Playing like a typical hack and slash, Bastion primarily plays like an action game with a few minor RPG elements to spice things up, including customizable powerups from various drinks and upgradable weapons. The real genius of this game, however, lies in how it handles difficulty.
The player is able to visit a special temple building to activate different gods, which in turn give enemies a buff in return for giving the player extra experience for killing them. This system not only allows players to tweak the degree of challenge they want to face, but also define exactly what that challenge will be.
Enemies taking too long to die but you've become good at dodging? Switch a few gods and raise an enemy's damage while turning off their damage reduction. It is handled in such a way that it is clear these are meant to provide an extra challenge, making the player feel empowered to choose them, as opposed to games like God of War which ask the player if they want to switch to easy mode if they are doing poorly. It also has the added benefit of allowing players to take on bigger challenges at their own pace, and choose exactly what those challenges will be, without forcing them to commit to a specific difficulty setting.
- Heavy Rain
When you think of casual games, you most often think of cutesy games like Angry Birds - inoffensively cute and safe for children. What's rare is seeing a casual game tackle any real dark or mature themes*. Enter Heavy Rain, a game of modest complexity that is looking to do just that.
*I could be wrong, of course. Haven't come across any myself but if you have an example of one I would be happy to be proven wrong.
It is hard to classify Heavy Rain as a casual game in the traditional sense, but it is nonetheless a good example of an accessible game dealing with mature subject matter. In addition to having fairly simple gameplay, it deftly tackles one of the most off-putting aspects of a hardcore game: punishment for failure. Now, it doesn't take the Prince of Persia route and just make it impossible to die, but instead features a branching story, where regardless of success or failure the story continues, changing as a result of your actions.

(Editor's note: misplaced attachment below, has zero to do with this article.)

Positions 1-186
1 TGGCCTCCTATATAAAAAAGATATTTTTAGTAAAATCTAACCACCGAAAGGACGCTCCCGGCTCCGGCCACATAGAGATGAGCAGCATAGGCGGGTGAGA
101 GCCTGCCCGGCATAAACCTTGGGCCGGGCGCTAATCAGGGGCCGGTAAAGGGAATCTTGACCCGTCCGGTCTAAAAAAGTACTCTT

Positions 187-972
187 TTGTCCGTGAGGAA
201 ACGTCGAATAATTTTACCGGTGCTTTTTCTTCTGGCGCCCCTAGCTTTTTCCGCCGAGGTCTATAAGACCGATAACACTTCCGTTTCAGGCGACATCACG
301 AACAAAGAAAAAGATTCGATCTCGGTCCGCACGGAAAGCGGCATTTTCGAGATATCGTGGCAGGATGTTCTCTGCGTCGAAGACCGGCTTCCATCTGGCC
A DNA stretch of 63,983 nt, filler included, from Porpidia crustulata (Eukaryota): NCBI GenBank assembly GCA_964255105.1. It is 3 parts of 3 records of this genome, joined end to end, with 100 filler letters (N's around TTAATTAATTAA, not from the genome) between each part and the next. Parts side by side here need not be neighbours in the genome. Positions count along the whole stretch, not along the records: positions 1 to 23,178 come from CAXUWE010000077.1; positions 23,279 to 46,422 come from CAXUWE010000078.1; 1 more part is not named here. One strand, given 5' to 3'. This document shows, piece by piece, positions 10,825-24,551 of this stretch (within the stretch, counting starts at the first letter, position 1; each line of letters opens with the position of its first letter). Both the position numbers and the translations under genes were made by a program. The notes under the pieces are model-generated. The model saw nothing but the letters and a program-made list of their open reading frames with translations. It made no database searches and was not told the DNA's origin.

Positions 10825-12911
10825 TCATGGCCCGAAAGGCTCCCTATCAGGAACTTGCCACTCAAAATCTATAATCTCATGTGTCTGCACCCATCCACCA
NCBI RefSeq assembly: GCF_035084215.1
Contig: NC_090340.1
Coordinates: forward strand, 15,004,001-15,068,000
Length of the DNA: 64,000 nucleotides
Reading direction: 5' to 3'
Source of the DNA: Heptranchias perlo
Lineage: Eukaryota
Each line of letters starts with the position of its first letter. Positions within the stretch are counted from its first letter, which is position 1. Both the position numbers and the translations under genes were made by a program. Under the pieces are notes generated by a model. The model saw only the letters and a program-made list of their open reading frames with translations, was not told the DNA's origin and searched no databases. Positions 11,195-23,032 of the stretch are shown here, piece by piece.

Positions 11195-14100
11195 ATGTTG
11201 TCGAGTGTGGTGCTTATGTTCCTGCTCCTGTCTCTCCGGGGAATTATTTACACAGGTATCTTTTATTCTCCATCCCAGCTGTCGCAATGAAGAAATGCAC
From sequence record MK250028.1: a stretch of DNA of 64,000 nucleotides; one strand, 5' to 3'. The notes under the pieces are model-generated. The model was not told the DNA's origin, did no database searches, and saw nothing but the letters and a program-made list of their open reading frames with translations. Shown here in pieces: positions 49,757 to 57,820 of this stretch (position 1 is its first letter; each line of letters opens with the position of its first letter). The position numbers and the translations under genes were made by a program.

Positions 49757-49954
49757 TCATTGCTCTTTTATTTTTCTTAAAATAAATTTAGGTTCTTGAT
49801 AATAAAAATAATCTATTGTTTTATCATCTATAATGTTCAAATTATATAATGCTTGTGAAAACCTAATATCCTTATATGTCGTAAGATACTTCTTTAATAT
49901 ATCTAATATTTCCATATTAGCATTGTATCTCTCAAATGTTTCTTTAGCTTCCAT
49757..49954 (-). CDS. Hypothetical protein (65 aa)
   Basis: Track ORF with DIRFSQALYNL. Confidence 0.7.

This "the story must go on" approach the game takes is helpful in a number of ways. Not only does it remove the punishing aspect of being forced to replay a part of the game you just experienced, but also makes it so there are minimal barriers to keep the story moving. This did well to encourage most players to complete the game start to finish, in contrast to a study showing only 10% of gamers complete the games they buy.
The Money Game
While game designers can pat themselves on the back for coming up with clever ways to draw in a larger chunk of the gamer demographic, does this translate into better sales? Does the difficulty of making a game attract a few more diehard gamers justify the extra effort? I think it does.
The advantages of targeting a casual audience are obvious enough. The sheer numbers of non-traditional gamers out there drawn in by games like Farmville is undeniable, many of whom are certainly outside of the usual demographic of 18-30 year old men. These games can not only reach children clamoring for the next thing to hold their attention, but also older folks with some disposable income and free time on their hands.
The more traditional kind of games are still alive, of course. Good games that draw in a hardcore following enjoy an energized fanbase and strong brand loyalty. One need only look at major e-Sport events such as Major League Gaming to see how the popularity of hardcore games has grown and is quickly taking on a life of its own.
To create a game that can appeal to both crowds is to get the best of both worlds. You can have a large userbase thanks to your game being accessible and fun, while still having a strong following of core gamers that will carry the word of how great your game is. Further, if the game is successful in hitting both markets, you'll be able to get word-of-mouth promotion from gamers and non-gamers alike.
Making a game that appeals to both a hardcore and casual crowd is certainly a tall order, and it is little wonder that few games have been able to do it successfully. Hardcore game design and casual game design approach games from very different angles, and melding the two isn't always easy. Regardless, I think this is the best way for companies to not only make big profits from sales but also help push games into a solid and lasting hobby for consumers.
ADDENDUM: Apparently Bastion is now easier than ever to play. If you don't have Steam or a 360, you can buy the game and play it right in the Chrome web browser! Sweet deal!